Re: [LEAPSECS] what time is it, legally?

From: Brian Garrett <>
Date: Thu, 14 Dec 2006 13:30:20 -0800

----- Original Message -----
From: "Daniel R. Tobias" <dan_at_TOBIAS.NAME>
Sent: Thursday, December 14, 2006 5:45 AM
Subject: Re: [LEAPSECS] what time is it, legally?

> On 13 Dec 2006 at 21:43, Steve Allen wrote:
> >
> One quibble with that article is that it gives the Global Positioning
> System as an example of how humanity has been obsessed with knowing
> what time it is. Actually, GPS arises from our obsession with
> knowing what *place* we're at; its need for precise time is a mere
> technical detail of its implementation. (Some of the earlier
> historical needs for precise time also arose out of navigation, where
> knowing one's position in space necessitated also knowing something
> about time.)
All through this debate I've been struck by the parallels to the story of
John Harrison as described in Dava Sobel's _Longitude_. Like Harrison's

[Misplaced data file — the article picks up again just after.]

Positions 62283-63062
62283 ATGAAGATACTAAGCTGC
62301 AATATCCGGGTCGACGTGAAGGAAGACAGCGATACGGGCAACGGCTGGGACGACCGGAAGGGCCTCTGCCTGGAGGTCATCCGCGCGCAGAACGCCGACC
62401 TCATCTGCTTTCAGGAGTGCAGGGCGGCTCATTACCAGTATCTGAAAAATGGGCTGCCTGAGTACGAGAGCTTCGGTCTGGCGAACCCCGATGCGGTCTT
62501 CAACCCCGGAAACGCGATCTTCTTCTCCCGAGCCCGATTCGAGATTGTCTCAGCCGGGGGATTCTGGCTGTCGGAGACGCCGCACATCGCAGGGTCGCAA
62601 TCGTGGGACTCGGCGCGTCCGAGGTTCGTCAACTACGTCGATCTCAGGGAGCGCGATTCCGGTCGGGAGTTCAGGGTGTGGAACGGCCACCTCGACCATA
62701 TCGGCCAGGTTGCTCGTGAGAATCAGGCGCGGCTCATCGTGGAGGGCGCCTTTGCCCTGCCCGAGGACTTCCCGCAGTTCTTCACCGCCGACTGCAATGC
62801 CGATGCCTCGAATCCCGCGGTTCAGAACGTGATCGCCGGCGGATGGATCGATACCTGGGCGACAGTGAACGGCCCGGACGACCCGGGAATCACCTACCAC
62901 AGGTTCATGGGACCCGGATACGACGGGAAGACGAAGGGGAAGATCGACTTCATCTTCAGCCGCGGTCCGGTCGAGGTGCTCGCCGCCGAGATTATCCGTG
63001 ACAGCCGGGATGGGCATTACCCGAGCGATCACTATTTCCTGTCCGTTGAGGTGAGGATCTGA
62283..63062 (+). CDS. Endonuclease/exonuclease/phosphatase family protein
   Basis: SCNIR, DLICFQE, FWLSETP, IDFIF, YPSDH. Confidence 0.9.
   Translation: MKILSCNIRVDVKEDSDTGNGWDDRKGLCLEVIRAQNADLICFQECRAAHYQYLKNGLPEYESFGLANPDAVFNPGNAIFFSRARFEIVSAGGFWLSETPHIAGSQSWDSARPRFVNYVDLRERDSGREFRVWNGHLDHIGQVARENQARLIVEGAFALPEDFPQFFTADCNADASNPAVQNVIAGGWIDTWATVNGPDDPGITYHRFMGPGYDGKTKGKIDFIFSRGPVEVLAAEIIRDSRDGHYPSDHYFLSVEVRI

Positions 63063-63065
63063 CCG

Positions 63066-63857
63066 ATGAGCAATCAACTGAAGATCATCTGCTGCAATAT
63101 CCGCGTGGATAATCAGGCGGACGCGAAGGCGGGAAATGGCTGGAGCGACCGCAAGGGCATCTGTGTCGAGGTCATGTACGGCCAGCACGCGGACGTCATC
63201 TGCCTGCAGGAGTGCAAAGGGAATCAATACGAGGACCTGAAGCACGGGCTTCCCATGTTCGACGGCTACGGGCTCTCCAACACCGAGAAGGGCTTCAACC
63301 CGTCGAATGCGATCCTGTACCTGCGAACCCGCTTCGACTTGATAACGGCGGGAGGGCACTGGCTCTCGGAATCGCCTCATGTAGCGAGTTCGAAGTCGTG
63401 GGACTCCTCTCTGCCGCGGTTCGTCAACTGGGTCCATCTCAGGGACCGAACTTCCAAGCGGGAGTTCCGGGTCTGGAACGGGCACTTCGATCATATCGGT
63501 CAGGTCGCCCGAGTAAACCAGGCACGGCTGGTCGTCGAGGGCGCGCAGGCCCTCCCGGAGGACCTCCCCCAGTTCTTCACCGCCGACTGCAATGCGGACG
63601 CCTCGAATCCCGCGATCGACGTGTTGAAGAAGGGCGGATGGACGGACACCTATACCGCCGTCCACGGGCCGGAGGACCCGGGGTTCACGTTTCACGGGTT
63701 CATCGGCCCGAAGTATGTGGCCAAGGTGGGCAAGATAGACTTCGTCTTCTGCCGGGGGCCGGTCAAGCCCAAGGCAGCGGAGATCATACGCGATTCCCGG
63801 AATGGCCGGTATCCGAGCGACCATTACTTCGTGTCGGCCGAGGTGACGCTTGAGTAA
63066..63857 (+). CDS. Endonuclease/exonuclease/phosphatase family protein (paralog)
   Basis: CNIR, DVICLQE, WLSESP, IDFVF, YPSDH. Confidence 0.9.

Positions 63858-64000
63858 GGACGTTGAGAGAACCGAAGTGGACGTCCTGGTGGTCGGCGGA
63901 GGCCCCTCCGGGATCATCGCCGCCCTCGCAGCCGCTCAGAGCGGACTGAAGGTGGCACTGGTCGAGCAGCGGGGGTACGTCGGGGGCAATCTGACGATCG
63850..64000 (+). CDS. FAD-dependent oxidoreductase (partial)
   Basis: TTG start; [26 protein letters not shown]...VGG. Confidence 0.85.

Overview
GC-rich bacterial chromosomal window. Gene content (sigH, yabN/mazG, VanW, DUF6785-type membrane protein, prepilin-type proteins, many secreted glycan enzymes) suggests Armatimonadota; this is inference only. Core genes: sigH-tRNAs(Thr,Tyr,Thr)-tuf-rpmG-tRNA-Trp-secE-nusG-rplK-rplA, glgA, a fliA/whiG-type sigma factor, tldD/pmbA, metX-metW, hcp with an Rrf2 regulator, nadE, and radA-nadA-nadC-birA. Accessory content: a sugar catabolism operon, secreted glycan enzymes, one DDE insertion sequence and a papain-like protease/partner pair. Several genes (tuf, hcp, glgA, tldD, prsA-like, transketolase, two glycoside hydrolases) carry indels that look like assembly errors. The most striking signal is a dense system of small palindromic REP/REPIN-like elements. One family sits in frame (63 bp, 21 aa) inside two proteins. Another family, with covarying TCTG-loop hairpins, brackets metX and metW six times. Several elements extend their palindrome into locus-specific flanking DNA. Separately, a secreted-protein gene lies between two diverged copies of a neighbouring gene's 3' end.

clocks, GPS provides both time and longitude for those with the means to
process the needed information out of the raw data. And, like the
18th-century debate between astronomers and "mechanics" (clockmakers), over
observational vs. synthetic means of determining position in space and time,
we now have a debate between those who believe our notions of time MUST
remain astronomically based and those who see more precise (and more easily
managable) oscillators--cesium atoms--as being the wisest choice for current
and future scientific purposes.

What the outcome of this will be, and who will be interested in any of this
discussion 250 years from now, remains to be seen, but the effects on future
timekeeping and related endeavors will most likely be just as significant.
The upshot: be careful what you say, gentlemen; someday, a descendent of
Sobel's may write a book about _you_! :)

Brian Garrett
Received on Thu Dec 14 2006 - 14:13:03 PST

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